A Guide to Kitchen Flooring
The kitchen is the perfect place for family and friends to come together to prepare and enjoy meals, but sometimes that can cause more wear and tear on a kitchen floor. So, before you choose a new floor for this room, think about your lifestyle as well as the look and functionality you want your kitchen to have.
Do you have children who may cause frequent spills or messes? You might want to go with a more water-resistant option. Do you spend a lot of time cooking? Comfort would be an important factor. Do you plan to entertain guests in your kitchen/dining space more than other areas of your home? You’ll want to look for durability and a nice design.
Determine what is most important to you, and see which options we recommend.
If you’re looking for durability
Hardwood flooring may be the way to go. It’s made in solid wood strips, or engineered wood planks. Engineered can be a more practical option for the kitchen specifically because it’s less likely to warp over time.
Tile also offers the high durability you’re looking for. For example, porcelain tile’s durability makes it one of the toughest flooring options, and travertine tile is a great choice for high-traffic kitchens. Other options include ceramic and slate.
Vinyl comes with a wear layer that can help withstand wear and tear for more long-lasting flooring. Most wear layers last 10–15 years, and some brands can last up to 20.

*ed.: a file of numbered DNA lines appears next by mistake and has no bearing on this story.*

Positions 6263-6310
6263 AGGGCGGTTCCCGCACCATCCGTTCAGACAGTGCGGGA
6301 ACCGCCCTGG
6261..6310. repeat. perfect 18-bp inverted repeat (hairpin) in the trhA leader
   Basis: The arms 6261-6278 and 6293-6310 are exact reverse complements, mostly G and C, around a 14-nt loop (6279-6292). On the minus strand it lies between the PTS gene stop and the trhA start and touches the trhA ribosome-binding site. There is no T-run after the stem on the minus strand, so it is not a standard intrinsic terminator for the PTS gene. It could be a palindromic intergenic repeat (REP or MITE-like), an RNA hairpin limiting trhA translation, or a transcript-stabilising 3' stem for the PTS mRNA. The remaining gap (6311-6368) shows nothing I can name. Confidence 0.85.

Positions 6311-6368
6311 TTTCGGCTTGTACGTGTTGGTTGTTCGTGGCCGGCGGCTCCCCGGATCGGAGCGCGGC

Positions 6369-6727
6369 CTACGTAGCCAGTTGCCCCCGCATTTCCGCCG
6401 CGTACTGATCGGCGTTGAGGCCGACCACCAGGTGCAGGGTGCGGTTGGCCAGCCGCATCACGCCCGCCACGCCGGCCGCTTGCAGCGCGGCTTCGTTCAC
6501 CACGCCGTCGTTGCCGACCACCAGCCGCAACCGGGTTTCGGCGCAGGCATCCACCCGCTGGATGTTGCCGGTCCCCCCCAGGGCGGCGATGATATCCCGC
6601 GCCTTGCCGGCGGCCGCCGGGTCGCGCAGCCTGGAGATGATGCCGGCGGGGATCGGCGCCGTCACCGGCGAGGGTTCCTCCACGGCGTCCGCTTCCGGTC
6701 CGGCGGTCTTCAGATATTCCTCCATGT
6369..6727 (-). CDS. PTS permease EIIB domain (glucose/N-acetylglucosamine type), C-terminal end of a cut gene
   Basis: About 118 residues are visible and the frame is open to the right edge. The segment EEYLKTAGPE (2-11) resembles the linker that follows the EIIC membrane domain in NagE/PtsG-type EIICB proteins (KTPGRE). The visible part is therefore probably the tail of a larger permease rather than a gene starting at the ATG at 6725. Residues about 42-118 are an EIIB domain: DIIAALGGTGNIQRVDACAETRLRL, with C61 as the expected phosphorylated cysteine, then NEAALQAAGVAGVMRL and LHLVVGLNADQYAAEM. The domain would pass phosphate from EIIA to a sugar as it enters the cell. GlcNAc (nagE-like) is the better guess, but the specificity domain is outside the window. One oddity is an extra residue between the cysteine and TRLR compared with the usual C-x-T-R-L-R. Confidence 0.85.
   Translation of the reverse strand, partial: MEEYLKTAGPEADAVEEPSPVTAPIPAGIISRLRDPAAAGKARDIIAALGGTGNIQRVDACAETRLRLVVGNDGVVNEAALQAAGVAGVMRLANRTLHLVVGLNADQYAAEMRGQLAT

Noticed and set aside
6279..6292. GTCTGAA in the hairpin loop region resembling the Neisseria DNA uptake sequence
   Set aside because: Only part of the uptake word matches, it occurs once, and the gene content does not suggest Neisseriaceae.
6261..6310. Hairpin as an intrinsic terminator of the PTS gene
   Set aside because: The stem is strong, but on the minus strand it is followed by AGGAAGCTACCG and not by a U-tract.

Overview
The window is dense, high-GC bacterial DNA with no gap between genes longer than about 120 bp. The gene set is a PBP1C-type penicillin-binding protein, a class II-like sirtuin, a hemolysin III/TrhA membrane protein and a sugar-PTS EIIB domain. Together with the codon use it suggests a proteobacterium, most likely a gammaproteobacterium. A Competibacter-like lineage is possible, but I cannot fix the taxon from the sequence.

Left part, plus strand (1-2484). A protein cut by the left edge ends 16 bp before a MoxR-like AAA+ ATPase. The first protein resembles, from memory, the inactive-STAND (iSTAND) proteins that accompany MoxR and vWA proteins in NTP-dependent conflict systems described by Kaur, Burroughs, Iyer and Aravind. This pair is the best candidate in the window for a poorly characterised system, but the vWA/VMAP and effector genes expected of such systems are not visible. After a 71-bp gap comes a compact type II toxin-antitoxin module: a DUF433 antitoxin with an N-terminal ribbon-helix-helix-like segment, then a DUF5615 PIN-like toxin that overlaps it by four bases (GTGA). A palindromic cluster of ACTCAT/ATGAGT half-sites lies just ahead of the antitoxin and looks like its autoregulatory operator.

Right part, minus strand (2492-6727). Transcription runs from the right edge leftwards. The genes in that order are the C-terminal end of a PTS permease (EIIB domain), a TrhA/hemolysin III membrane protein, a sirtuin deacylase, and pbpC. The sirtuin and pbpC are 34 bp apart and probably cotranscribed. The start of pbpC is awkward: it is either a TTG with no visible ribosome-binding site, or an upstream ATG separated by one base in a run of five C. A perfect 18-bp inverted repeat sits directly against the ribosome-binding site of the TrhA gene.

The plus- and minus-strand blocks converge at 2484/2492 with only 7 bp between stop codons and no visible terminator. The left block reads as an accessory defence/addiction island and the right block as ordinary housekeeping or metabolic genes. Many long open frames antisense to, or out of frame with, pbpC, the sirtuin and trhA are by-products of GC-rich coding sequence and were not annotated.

If you’re looking for low maintenance
Many flooring options, including prefinished hardwood, engineered wood, vinyl, and porcelain and travertine tile, require minimal upkeep including occasional sweeping and mopping. Travertine will require annual sealing.
If you’re looking for ergonomics
Vinyl flooring is one of the more comfortable options that’s easier on your feet. Cushioned vinyl is backed by foam, while standard vinyl uses a felt backing.
Cork is more unique, soft and eco-friendly than other types of flooring. It’s made from tree bark and has a compressible cellular structure.
Similar to cork, rubber and bamboo are also eco-friendly, recyclable, and offer extra cushion underfoot.
If you’re looking for slip, stain and water resistance
There are many kinds of tile that could fit your needs. If you choose to go with porcelain tile, make sure it’s certified as slip resistant by the Americans with Disabilities Act.
Vinyl flooring is both stain proof and waterproof, but should be installed, bonded and sealed properly to ensure seams do not allow dirt or water in between. Different textures are also available to add slip resistance.
If you like the look of wood flooring, choose prefinished hardwood or engineered wood to increase water resistance, or place a rug in areas that are susceptible to spills.
Cork’s natural texture offers great slip resistance, but should be resealed with natural wax or polyurethane every three to four years to prevent scratches and moisture in its seams.
If you’re looking for cost:
Vinyl: $1 to $5 per sq. ft.
Cork: $2 to $6 per sq. ft.
Tile: $1 – $8 per sq. ft.
Bamboo: $5 – $7 per sq. ft.
Hardwood: $3 to $12 per sq. ft.
If you’re looking for style:
Explore your options! There are endless possibilities to choose a kitchen floor that will fit your style, and your lifestyle.
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